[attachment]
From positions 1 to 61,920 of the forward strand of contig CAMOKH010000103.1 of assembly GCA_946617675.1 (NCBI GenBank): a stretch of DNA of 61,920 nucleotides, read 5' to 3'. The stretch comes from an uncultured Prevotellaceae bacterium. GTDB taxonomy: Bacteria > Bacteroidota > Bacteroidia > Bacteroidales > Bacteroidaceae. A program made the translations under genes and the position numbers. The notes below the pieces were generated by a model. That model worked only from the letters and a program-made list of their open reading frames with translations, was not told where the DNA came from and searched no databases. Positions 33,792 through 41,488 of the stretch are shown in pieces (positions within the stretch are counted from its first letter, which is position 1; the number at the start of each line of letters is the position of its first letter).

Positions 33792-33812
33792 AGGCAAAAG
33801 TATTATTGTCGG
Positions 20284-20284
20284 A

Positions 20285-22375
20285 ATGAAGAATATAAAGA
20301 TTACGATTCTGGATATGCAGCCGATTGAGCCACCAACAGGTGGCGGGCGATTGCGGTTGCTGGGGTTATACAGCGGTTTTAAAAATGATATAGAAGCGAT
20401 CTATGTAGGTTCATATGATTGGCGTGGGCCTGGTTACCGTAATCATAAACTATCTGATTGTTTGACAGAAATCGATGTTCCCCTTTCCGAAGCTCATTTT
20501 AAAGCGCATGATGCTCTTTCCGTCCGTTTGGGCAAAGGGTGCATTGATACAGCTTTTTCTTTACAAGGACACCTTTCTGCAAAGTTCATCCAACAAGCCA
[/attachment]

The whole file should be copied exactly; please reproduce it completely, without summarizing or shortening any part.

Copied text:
From positions 1 to 61,920 of the forward strand of contig CAMOKH010000103.1 of assembly GCA_946617675.1 (NCBI GenBank): a stretch of DNA of 61,920 nucleotides, read 5' to 3'. The stretch comes from an uncultured Prevotellaceae bacterium. GTDB taxonomy: Bacteria > Bacteroidota > Bacteroidia > Bacteroidales > Bacteroidaceae. A program made the translations under genes and the position numbers. The notes below the pieces were generated by a model. That model worked only from the letters and a program-made list of their open reading frames with translations, was not told where the DNA came from and searched no databases. Positions 33,792 through 41,488 of the stretch are shown in pieces (positions within the stretch are counted from its first letter, which is position 1; the number at the start of each line of letters is the position of its first letter).

Positions 33792-33812
33792 AGGCAAAAG
33801 TATTATTGTCGG
Positions 20284-20284
20284 A

Positions 20285-22375
20285 ATGAAGAATATAAAGA
20301 TTACGATTCTGGATATGCAGCCGATTGAGCCACCAACAGGTGGCGGGCGATTGCGGTTGCTGGGGTTATACAGCGGTTTTAAAAATGATATAGAAGCGAT
20401 CTATGTAGGTTCATATGATTGGCGTGGGCCTGGTTACCGTAATCATAAACTATCTGATTGTTTGACAGAAATCGATGTTCCCCTTTCCGAAGCTCATTTT
20501 AAAGCGCATGATGCTCTTTCCGTCCGTTTGGGCAAAGGGTGCATTGATACAGCTTTTTCTTTACAAGGACACCTTTCTGCAAAGTTCATCCAACAAGCCA